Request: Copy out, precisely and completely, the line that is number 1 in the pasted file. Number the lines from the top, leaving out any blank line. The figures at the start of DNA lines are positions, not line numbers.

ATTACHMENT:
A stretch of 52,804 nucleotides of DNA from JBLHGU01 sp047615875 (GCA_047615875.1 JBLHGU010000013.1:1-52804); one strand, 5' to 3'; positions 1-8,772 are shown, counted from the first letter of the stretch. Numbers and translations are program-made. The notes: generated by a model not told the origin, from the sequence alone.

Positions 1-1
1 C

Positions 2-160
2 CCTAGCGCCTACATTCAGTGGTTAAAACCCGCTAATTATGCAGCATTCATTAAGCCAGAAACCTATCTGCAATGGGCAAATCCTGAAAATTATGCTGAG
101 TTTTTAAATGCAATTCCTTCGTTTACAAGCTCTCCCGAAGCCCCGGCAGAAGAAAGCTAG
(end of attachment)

A stretch of 52,804 nucleotides of DNA from JBLHGU01 sp047615875 (GCA_047615875.1 JBLHGU010000013.1:1-52804); one strand, 5' to 3'; positions 1-8,772 are shown, counted from the first letter of the stretch. Numbers and translations are program-made. The notes: generated by a model not told the origin, from the sequence alone.